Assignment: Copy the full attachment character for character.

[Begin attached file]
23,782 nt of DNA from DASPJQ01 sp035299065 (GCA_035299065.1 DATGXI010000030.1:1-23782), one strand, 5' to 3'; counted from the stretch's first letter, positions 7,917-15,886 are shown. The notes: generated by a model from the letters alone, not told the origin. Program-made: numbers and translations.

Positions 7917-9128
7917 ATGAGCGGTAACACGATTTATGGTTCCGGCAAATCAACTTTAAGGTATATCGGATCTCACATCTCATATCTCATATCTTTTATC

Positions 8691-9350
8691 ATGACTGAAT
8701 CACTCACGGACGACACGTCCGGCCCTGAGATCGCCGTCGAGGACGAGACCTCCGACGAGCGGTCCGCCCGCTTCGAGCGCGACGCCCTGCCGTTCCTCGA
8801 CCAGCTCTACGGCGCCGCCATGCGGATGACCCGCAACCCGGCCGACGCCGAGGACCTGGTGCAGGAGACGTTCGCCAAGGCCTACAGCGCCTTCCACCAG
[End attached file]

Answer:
23,782 nt of DNA from DASPJQ01 sp035299065 (GCA_035299065.1 DATGXI010000030.1:1-23782), one strand, 5' to 3'; counted from the stretch's first letter, positions 7,917-15,886 are shown. The notes: generated by a model from the letters alone, not told the origin. Program-made: numbers and translations.

Positions 7917-9128
7917 ATGAGCGGTAACACGATTTATGGTTCCGGCAAATCAACTTTAAGGTATATCGGATCTCACATCTCATATCTCATATCTTTTATC

Positions 8691-9350
8691 ATGACTGAAT
8701 CACTCACGGACGACACGTCCGGCCCTGAGATCGCCGTCGAGGACGAGACCTCCGACGAGCGGTCCGCCCGCTTCGAGCGCGACGCCCTGCCGTTCCTCGA
8801 CCAGCTCTACGGCGCCGCCATGCGGATGACCCGCAACCCGGCCGACGCCGAGGACCTGGTGCAGGAGACGTTCGCCAAGGCCTACAGCGCCTTCCACCAG